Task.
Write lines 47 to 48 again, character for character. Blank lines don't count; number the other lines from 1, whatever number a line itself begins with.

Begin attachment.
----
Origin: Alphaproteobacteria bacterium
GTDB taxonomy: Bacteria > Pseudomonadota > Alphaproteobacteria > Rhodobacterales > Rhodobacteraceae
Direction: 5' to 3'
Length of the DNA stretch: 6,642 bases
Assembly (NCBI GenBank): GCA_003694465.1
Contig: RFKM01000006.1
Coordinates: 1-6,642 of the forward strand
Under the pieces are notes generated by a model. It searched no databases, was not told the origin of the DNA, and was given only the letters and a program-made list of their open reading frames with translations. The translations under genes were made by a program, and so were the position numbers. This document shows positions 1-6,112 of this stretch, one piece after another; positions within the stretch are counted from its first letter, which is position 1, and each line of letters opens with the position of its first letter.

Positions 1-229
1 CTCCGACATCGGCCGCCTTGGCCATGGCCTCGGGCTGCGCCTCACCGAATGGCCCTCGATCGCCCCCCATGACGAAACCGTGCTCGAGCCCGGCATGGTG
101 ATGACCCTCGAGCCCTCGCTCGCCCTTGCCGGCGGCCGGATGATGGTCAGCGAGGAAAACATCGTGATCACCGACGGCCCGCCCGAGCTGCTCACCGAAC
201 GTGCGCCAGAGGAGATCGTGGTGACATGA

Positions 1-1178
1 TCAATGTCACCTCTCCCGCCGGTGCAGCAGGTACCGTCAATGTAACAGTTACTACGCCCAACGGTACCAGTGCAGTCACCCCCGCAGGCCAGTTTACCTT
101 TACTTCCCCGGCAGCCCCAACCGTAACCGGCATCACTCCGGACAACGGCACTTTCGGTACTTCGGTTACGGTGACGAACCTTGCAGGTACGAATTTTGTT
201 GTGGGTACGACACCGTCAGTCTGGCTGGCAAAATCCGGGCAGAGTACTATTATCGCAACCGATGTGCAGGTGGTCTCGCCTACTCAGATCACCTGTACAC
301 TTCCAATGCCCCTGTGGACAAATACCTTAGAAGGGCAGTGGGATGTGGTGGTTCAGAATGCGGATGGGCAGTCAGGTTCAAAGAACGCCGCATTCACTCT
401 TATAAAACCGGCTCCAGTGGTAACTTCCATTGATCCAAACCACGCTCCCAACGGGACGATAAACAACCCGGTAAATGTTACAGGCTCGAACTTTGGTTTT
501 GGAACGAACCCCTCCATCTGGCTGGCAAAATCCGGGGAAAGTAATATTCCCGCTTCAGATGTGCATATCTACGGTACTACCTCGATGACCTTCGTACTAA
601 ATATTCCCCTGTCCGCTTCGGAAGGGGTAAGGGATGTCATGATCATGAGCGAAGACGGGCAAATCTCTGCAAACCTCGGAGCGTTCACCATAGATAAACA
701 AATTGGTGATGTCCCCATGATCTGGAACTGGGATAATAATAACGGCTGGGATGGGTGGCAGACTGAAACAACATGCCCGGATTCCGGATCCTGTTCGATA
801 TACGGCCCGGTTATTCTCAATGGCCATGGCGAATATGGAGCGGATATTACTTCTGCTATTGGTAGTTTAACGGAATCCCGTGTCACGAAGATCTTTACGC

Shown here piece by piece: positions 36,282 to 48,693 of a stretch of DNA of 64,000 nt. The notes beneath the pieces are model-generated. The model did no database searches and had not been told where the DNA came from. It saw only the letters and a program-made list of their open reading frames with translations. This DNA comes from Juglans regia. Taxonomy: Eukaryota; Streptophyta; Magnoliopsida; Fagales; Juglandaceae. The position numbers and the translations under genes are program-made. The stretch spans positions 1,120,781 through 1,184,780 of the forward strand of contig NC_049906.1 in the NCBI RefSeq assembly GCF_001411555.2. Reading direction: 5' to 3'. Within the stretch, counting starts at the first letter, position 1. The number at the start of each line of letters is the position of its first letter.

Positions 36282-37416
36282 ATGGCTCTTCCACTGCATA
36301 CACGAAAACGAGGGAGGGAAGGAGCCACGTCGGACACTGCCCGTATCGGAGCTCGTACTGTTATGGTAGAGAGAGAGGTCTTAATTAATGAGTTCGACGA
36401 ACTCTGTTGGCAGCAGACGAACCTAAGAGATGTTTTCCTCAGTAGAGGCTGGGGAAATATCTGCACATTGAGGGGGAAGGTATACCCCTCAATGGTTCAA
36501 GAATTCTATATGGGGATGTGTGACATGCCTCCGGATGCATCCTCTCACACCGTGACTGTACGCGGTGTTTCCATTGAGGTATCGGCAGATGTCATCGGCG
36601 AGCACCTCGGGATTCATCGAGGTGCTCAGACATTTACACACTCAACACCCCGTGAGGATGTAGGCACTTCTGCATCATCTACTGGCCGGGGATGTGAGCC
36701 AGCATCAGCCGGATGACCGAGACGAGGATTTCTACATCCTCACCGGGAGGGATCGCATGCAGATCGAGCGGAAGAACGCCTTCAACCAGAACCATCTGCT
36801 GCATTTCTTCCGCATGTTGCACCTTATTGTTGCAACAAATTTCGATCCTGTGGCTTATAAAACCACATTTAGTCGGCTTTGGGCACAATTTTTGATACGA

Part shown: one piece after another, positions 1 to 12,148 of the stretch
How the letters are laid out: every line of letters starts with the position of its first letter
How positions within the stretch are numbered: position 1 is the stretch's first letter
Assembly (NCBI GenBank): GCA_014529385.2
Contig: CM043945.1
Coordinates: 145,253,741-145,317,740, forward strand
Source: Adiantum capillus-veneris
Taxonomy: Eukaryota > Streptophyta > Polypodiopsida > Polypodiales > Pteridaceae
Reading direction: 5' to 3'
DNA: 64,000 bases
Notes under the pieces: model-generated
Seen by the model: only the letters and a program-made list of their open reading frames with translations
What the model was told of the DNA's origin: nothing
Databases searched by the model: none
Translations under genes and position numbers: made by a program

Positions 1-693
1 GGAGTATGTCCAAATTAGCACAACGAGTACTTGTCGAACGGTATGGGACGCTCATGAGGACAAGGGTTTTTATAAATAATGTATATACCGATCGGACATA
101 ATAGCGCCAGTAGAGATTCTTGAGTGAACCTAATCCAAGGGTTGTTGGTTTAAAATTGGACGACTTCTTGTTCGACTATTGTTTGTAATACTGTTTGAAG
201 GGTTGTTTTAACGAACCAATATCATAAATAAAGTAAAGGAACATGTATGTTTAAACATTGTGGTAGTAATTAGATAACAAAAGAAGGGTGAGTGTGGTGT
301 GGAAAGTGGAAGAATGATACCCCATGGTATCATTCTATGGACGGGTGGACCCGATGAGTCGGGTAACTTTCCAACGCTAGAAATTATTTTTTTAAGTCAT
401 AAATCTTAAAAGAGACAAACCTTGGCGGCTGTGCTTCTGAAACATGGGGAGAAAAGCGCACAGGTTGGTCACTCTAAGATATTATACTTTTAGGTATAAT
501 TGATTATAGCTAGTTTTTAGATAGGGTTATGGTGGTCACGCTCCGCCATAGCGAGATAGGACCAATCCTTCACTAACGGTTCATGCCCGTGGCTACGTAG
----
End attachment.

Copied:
Positions 1-693
1 GGAGTATGTCCAAATTAGCACAACGAGTACTTGTCGAACGGTATGGGACGCTCATGAGGACAAGGGTTTTTATAAATAATGTATATACCGATCGGACATA